The DOE hearing happens once a year to get public input before the new Discipline Code is released in September, and these are the types of changes and guidelines that many would like to see. In addition to demanding that a tiered system be implemented that reserves suspension only for the most serious infractions, DSC-NY is calling for the Office of School and Youth Development to hold monthly meetings with communities throughout the year to gather input and monitor implementation of the Code.
Schools around the nation that have implemented positive alternatives to suspensions, like restorative justice practices, conflict resolution, and PBIS, have seen reductions of up to 50% in suspensions and violent incidents, and increases in teacher satisfaction and academic outcomes. Schools in New York City are also beginning to implement these positive approaches. Brady Smith, the principal of Validus Preparatory High School, spoke about the restorative justice practices at his school, which he believes are positive alternatives to the harsh consequences that can harm a young person’s self esteem and academic achievement.
“This year the Department of Education spent $300 million on school safety, managed by the New York Police Department. Our schools have twice as many law enforcement officers as they do counselors,” said the Reverend Dr. Emma Jordan-Simpson, Executive Director of the Children’s Defense Fund New York. “The DOE must invest in our schools, but they have to do it differently. They must incorporate the knowledge and the experience of parents, students, teachers, and administrators. We must work together—we want to work together—and that is why you see us here today.”
The majority of those gathered on the steps for the press conference entered the building for the hearing, filling the room to capacity and leaving dozens of participants to show their support from outside. Over twenty-five students, parents, and advocates testified on behalf of DSC-NY and other organizations, sharing personal stories that highlight the problems with the current Discipline Code, commending the positive changes that have been made so far, and underscoring what more needs to be done.
Several of the parents that testified have children with disabilities, who are frequently shuffled from school to school and suspended at higher rates. They made it clear that schools need to provide more information to parents regarding the Discipline Code. Gabriela Silverio said that it’s like reading another language and Lakisha Brooks, a parent in involved in the Citywide Council on Special Education, stated that five years of disciplinary issues with her son passed before she ever saw a copy of the Discipline Code. Moreover, Ms. Brooks stated that it’s not enough for teachers and administrators to be “sensitive” to students with disabilities; they must be trained.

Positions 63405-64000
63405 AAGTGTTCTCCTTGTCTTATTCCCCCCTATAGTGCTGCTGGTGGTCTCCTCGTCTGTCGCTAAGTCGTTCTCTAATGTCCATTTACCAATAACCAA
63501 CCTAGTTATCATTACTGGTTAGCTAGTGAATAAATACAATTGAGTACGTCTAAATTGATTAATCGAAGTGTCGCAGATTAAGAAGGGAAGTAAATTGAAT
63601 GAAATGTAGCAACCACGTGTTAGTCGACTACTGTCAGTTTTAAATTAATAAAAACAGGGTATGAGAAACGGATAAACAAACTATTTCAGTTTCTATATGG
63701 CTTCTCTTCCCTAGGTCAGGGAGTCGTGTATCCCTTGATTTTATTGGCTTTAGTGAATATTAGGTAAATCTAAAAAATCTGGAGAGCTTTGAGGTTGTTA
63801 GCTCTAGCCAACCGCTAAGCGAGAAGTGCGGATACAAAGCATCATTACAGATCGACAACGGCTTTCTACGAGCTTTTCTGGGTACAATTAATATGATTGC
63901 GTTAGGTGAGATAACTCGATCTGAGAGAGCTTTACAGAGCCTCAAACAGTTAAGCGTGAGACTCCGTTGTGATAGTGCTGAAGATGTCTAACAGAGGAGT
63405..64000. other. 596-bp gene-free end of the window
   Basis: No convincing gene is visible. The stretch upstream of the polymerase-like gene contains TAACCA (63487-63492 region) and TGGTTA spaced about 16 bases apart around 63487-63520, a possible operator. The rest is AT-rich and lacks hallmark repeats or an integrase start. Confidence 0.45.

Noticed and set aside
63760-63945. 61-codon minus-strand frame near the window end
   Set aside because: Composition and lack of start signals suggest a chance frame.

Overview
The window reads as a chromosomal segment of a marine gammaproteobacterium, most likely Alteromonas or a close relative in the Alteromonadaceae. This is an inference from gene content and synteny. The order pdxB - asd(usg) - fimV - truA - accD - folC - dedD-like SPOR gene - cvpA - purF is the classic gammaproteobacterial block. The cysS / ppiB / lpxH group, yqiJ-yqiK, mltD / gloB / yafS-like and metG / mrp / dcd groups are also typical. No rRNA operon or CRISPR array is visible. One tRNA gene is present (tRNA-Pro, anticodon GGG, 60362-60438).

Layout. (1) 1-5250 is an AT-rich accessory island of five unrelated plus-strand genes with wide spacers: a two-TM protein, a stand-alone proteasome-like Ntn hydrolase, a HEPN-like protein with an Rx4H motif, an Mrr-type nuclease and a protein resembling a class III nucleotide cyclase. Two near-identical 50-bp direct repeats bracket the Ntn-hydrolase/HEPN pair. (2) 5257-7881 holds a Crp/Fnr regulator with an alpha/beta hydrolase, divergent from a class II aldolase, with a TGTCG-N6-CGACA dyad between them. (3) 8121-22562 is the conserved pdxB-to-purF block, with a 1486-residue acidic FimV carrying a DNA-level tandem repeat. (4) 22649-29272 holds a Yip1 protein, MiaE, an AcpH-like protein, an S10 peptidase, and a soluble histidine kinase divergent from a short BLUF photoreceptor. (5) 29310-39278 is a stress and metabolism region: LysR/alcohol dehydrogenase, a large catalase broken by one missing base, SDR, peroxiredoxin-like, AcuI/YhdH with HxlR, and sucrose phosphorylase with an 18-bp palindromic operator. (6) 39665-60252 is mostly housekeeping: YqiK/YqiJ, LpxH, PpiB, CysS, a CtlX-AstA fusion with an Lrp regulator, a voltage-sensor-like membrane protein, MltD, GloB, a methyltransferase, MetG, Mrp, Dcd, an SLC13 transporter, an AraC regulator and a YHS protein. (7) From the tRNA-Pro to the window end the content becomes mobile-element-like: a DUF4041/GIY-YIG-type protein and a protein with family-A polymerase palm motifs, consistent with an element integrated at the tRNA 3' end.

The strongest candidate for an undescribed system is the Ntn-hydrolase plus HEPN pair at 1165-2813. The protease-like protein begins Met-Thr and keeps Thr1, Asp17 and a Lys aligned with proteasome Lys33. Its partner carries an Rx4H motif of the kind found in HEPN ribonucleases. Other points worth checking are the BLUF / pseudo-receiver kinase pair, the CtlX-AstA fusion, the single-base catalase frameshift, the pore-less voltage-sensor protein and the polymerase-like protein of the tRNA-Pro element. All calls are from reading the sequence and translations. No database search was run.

Ronnet Summer, another parent and a member of the Parent Action Committee, said: “We need to decriminalize our school system and develop a culture of mutual respect among the young people and adults in the school building. We need a system that’s less punitive and focused more on getting to the root of the issues to avoid conflict in the future.” Her son, who has ADHD and a learning disability, is thriving at his new school because there he is celebrated, not just tolerated.
Andy Artz, a member of DSC-NY and an attorney at Legal Services, also emphasized the importance of identifying root causes behind over-suspension and finding successful alternatives. He stated: “I was sorry not to see an addition to the code emphasizing that level 5 infractions should only be alleged in extreme circumstances. I hope that you will reconsider that suggestion before completing the final draft.”
Avni Bhatia of Advocates for Children spoke positively of some of the changes that have been made, such as those that no longer offer the option of long-term suspension for certain minor altercations. However, she said: “The current draft of the code still allows schools to suspend middle and high school students for up to 90 days for almost half of the 63 possible infractions.” Johanna Miller of the New York Civil Liberties Union requested several changes to the code, including that the DOE continue to reduce the number of zero tolerance infractions and ultimately eliminate them altogether.